Author: Liam Livings
Publisher: JMS Books
Cover Artist: Written Ink Designs
Rating: 4.0 of 5 Stars
Publication Date: 05/28/2016
Length: Novella (~ 15K-50K)
Genre: Gay Fiction
Christmas Serendipity: In a snowy small town in England just before the festive season, refugees of bad luck Christian and David find themselves thrown together at a friend’s non-family Christmas. Both men realize this may be just what they need, when they need it.
Serendipity Develops: David and Christian met a few weeks ago, and were thrown together last Christmas through a mixture of luck and fate. They felt an instant spark for one another, but now neither want to rush into bed until they’re ready. David thinks he is, but Christian’s emotions are all over the place. A stay in hospital makes David wonder if their relationship too much for him to cope with.
The Next Christmas: In a snowy small town in England, just before Christmas, garage mechanic David and office worker Christian are preparing to spend the festive period with Christian’s parents. The parents who told Christian last year he wasn’t welcome to their family festive celebrations since he told them he was gay. The parents welcome show the men to separate bedrooms. Will their love overcome prejudice?
Although I read these charming Christmas novellas in the order in which they were published, they clearly ought to be read in the order I list their titles above (Christmas Serendipity, Serendipity Develops, The Next Christmas). And do buy all three and read them at one go. I’ll try not to think about why Liam published them in the order he did, but I’m sure there was a good reason.
This is the very sweet, non-epic saga of David and Christian; two young middle-class Brits, one butcher, one fey-er, one rather more blue-collar and one very white-collar. None of that is made too much of here, but it is clearly part of the dynamic. David and Christian meet one Christmas when each of them is at a low-point emotionally, through the intervention of David’s best mate Tony and Tony’s housemate Cathy, who works with Christian.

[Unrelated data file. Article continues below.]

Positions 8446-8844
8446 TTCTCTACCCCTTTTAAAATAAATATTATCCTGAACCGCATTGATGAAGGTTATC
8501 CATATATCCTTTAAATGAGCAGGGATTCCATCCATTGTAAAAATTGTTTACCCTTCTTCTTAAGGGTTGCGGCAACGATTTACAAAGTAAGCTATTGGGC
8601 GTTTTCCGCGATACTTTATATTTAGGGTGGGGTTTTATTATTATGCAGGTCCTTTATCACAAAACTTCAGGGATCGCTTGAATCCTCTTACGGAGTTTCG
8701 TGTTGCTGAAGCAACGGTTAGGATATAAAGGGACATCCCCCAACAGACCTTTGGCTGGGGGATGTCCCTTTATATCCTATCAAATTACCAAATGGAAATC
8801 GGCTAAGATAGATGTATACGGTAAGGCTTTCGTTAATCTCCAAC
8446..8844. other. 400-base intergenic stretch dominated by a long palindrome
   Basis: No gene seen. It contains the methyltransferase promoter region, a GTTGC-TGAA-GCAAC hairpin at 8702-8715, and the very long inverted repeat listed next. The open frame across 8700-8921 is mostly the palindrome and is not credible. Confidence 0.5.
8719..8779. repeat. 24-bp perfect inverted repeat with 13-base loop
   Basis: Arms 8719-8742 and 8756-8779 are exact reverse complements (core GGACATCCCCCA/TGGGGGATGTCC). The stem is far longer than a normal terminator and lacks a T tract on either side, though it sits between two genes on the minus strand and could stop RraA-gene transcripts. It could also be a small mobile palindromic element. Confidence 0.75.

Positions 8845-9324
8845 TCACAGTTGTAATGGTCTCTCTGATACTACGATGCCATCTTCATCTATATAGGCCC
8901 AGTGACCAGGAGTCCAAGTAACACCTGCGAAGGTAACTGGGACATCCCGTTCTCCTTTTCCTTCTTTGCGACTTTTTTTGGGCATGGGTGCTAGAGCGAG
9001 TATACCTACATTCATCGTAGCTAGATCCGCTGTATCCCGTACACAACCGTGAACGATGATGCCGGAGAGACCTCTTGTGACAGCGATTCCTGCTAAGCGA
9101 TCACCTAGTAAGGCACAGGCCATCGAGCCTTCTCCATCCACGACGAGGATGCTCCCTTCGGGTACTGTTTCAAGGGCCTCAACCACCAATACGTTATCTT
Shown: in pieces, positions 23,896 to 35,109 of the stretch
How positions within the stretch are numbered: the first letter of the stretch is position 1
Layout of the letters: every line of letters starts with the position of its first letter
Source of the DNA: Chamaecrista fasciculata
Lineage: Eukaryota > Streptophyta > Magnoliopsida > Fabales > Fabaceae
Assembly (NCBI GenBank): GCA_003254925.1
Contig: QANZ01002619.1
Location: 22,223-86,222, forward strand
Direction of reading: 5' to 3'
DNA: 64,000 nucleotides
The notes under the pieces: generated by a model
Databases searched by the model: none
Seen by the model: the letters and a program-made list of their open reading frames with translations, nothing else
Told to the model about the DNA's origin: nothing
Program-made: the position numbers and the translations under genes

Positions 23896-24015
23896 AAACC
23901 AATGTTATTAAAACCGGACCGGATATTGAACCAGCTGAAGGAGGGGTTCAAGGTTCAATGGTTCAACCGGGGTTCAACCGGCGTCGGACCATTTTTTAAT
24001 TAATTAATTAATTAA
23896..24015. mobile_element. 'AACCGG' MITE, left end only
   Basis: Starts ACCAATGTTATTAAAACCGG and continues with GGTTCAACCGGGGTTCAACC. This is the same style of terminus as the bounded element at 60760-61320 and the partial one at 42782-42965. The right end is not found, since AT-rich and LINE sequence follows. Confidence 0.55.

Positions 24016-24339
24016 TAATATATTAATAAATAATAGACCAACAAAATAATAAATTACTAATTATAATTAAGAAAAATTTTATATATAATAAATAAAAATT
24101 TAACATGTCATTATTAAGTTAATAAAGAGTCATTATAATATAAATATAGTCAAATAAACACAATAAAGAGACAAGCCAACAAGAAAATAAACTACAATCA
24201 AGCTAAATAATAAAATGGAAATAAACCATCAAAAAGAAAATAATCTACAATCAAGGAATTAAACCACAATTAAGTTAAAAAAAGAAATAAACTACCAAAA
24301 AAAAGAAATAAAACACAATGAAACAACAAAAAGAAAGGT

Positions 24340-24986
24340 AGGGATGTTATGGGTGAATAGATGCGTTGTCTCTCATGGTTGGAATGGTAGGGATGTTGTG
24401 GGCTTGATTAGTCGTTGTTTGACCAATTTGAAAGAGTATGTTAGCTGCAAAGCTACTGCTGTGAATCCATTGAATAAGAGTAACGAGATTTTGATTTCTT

Got all that? Well that’s as complicated as it gets. What is true in this winsome series is the same thing that holds for all of Liam’s work so far: a sort of true-to-life reality that feels intimate and authentic. Livings is not a hugely stylish writer, but his style is distinctive and gently visceral in its sense of being written by a real person about real life situations.
In “Christmas Serendipity” David meets Christian, and they begin to fall for each other, but in a rebound-y sort of way; so in “Serendipity Develops” they try to control how they feel so that they can see how their relationship might really evolve into something solid and real; and in “The Next Christmas” we see the quiet, not-entirely-inevitable happy ending that is the result of patience, compromise and true love.
I keep thinking of Jane Austen. Not sure why, but it persists.
David and Christian’s personalities are deeply fleshed out, and we really get a chance to understand how their minds work. Strangely, for me, we never learn anything significant about David’s family or back story, which was the one significant flaw here. We get great detail about Christian’s life “before” and his family – indeed that’s sort of a driving motif in the triad of novellas. But I very much wanted to know more about why David is who he is and was disappointed to have that aspect of his character left resolutely blank.
The two major secondary characters for David’s half of the story are Tony and Cathy. Tony is a brilliant, flamboyant archetype of the proud, fey gay man, purposefully tweaking the bourgeoisie with his pastel cigarettes and unfiltered (but calculated) conversational gambits. Cathy is less vividly developed, but she is a nurturing presence, a strong pro-gay force who has her life in order and thus can be supportive and caring for her friends who need her.
Christian’s two secondary characters are his parents, Gloria and Peter. They are handled in a slightly too stereotypical way for my taste. Since they’re probably YOUNGER than I am, I think they suffer from that youthful myopia (Livings’ perspective) that paints all straight adults with a similar brush. I kept thinking of Penelope Keith and those great britcoms that we all watched avidly in the USA in the 1980s, assuming that they were windows into British middle-class life. Maybe they were. On the other hand, Gloria’s personality becomes richer and better developed than Peter’s, giving us insights into the truth that uptight parents were once young and in love, too. I guess I must forgive, because of course the whole book is purely from David’s point of view, and thus he’s going to see Christian’s parents through his own eyes, and only his own eyes.
I am a Liam Livings fan, although I wait in fearful anticipation of the book he writes that I won’t like. So far, his stories touch me and make me feel as if I understand human emotions better after having read them. Let’s hope he can carry on.
I would like to thank the publisher for providing me with the eARC of this title in exchange for my honest opinion.
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